And hovering death prepared the blow,
His vigorous remedy displayed
The power of art without the show.

In Misery's darkest cavern known,
His useful care was ever nigh,
Where hopeless Anguish poured his groan,
And lonely want retired to die.

No summons mocked by chill delay,
No petty gain disdained by pride;
The modest wants of every day
The toil of every day supplied.

His virtues walked their narrow round,
Nor made a pause, nor left a void;
And sure the Eternal Master found
The single talent well employed.

The busy day, the peaceful night,
Unfelt, uncounted, glided by;
His fame was firm--his powers were bright,
Though now his eightieth year was nigh.

Then with no fiery throbbing pain,
No cold gradations of decay,
Death broke at once the vital chain,
And freed his soul the nearest way.

Tuesday, November 23, 2010

November 22

Well, I'm backing stitching merrily again - my thumb no longer aches and I have to get these mouse pads finished. I have another section ready for back stitching and then, hopefully only one more day of good stitching time and #3 will be done.

It is VERY cold here - for us. Compared to those who get temperatures in the minus 30 and lower, we have it mild. But, because of the humidity, I swear it feels colder than it really is and some days you just never really feel warm. It's supposed to snow tonight and I'm hoping not - we are not good snow drivers! LOL

Saturday, November 20, 2010

Interesting Day

It was my cancer support group lunch today and as usual, a good time was had. We caught up on our members who are still battling or battling again, as well as those who now have family members fighting the disease. There never seems to be an end to it. We planned our December lunch and what we want to do at least for the first part of 2011. There is so much laughter and support!

After lunch I went and checked out our annual craft fair. There were about 80 tables this year, everything from knitting, quilting, carving, jewelry, baking and preserves, soaps, etc. Everything has to be handmade or you aren't allowed to have a table. I wandered around for a couple of hours, admiring and buying. It is the best place to find unique and unusual gifts and this year is no exception.

As well, in our performing arts centre, there was a display of stocking stuffer ideas, mostly from home based businesses and the Lutheran Church was having its Christmas Tea, so there was lots to keep me on the go. Great weather for it as well - cold, but no snow and the sun was out!

Thursday, November 18, 2010

Brrrrrr . . . . .

Well, we had our first below zero night and it was so hard to crawl out of my nice warm bed at 0430 this morning. And if I needed more proof of how chilly it was, the cats refused to move, even though it was breakfast time and usually they are right at my heels, complaining. The nicest part of the morning was my friend's car that I have use of at the moment - it has a remote start, so when I got in, it was warm and defrosted and perfectly lovely. Too bad Sisters isn't - it's always cool in here because of the people who are exercising, but when you're sitting at the desk doing paperwork and the computer . . . . well, let's just say I'm still wearing my coat!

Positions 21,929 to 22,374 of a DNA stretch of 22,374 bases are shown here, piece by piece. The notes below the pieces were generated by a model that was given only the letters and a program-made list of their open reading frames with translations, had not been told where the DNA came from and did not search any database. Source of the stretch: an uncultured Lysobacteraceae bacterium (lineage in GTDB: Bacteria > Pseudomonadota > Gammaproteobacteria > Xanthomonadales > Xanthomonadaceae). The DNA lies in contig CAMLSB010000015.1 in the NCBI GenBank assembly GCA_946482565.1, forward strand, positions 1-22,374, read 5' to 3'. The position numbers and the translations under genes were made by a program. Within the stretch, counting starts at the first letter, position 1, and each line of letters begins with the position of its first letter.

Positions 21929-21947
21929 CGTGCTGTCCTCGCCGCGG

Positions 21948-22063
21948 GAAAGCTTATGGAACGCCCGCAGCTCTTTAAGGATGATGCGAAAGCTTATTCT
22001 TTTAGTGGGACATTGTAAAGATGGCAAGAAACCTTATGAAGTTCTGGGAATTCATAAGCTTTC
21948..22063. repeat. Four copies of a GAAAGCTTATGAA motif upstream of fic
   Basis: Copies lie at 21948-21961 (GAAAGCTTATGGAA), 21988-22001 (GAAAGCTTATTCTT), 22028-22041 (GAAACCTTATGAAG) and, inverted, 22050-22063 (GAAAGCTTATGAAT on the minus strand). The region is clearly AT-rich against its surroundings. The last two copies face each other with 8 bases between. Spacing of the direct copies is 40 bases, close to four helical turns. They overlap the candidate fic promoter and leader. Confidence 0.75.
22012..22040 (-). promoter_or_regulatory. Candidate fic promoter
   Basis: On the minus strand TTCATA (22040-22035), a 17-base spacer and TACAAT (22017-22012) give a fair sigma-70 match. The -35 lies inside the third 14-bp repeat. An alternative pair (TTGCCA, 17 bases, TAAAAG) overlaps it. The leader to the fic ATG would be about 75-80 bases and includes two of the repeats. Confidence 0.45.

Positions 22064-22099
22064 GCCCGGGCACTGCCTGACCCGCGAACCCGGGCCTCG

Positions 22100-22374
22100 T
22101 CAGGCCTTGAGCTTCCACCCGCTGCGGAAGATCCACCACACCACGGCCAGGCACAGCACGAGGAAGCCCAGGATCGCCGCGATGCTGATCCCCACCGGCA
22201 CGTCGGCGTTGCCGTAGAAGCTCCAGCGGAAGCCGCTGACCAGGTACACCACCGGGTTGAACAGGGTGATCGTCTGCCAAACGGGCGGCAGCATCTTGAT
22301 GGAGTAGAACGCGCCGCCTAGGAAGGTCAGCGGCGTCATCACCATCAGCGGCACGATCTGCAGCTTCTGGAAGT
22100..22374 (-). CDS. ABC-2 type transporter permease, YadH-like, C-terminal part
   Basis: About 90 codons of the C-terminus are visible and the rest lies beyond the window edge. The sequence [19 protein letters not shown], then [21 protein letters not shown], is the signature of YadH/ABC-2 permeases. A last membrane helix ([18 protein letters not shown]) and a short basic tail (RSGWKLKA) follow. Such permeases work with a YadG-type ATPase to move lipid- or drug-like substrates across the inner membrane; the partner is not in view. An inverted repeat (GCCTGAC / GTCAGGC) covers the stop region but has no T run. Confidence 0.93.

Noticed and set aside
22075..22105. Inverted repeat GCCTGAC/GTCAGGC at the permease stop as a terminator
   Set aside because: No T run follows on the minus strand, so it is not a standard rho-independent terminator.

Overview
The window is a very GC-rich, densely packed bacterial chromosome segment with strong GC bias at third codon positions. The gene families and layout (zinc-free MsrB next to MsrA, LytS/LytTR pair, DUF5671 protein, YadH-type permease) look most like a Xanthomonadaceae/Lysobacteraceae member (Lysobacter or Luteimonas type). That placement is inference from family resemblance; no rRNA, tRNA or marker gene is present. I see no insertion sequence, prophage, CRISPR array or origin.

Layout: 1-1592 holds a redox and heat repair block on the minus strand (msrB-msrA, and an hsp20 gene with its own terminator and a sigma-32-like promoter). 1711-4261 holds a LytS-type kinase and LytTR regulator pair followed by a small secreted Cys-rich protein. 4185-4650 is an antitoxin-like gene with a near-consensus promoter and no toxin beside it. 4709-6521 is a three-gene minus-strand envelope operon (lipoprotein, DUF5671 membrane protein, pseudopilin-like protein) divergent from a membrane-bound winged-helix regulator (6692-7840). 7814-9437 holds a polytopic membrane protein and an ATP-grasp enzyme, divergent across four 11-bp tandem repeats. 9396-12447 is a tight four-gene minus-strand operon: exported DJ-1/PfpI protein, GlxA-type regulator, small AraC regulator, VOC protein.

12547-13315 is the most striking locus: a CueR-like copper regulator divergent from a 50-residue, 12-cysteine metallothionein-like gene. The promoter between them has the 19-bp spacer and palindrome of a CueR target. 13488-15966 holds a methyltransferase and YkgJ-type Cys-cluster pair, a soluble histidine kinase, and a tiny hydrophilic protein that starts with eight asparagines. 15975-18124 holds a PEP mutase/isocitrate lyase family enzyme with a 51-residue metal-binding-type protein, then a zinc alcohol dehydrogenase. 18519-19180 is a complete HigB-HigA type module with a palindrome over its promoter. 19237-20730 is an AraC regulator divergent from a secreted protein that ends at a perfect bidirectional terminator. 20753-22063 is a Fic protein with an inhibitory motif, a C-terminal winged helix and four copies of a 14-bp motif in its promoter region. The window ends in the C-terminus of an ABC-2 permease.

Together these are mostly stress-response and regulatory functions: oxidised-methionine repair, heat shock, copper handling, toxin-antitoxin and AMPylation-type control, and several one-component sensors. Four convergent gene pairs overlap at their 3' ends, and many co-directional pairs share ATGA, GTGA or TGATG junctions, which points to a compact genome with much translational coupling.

My landlord is going to try again this weekend to do the drywall in my store room so I can get things out of my entryway. Poor Garry - he's been putting in killer hours at his job the last few weeks.

The Poplar Field by William Cowper

The poplars are felled, farewell to the shade
And the whispering sound of their cool colonnade,
The winds play no longer, and sing in the leaves,
Nor Ouse on his bosom their image receives.

Twelve years have elapsed since I last took a view
Of my favourite field and the bank where they grew,
And now in the grass behold they are laid,
And the tree is my seat that once lent me shade.

The blackbird has fled to another retreat
Where the hazels afford him a screen from the heat,
And the scene where his melody charmed me before,
Resounds with his sweet-flowing ditty no more.

My fugitive years are all hasting away,
And I must ere long lie as lowly as they,
With a turf on my breast, and a stone at my head,
Ere another such grove shall arise in its stead.

'Tis a sight to engage me, if any thing can,
To muse on the perishing pleasures of man;
Though his life be a dream, his enjoyments, I see,
Have a being less durable even than he.

Tuesday, November 16, 2010

And When You Can't Stitch . . .

I haven't been able to stitch the last couple of days as my left thumb is super sore, so I picked up one of my Janet Evanovich books and got back into the world of Stephanie Plum. I am really enjoying the series - the stories move along at a good pace, I like the humour and the main character. There are 16 books in the main series - I'm on Lean Mean Thirteen - each of which has a number in the title. Then there are 4 non-numbered titles Visions of Sugar Plums, Plum Lovin', Plum Lucky and Plum Spooky which fit in after number 8, 12, 13 and 14. It's not necessary to read the stories in order - they are stand alone stories - but since characters are introduced and then reappear later, it helps to keep track of who's who. So, if you're just looking for something light, I can definitely recommend these. The first one is One For The Money.

Today's poem is another William Blake and it's #470 of the 500. And no, if you count, I haven't shared all of them. Some are just too long and some I just don't like.

Holy Thursday

'Twas on Holy Thursday, their innocent faces clean,
The children walking two & two, in red & blue & green,
Grey-headed beadles walked before with wands as white as snow,
Till into the high dome of Paul's they like Thames waters flow.

O what a multitude they seemed, these flowers of London town!
Seated in companies they sit with radiance all their own,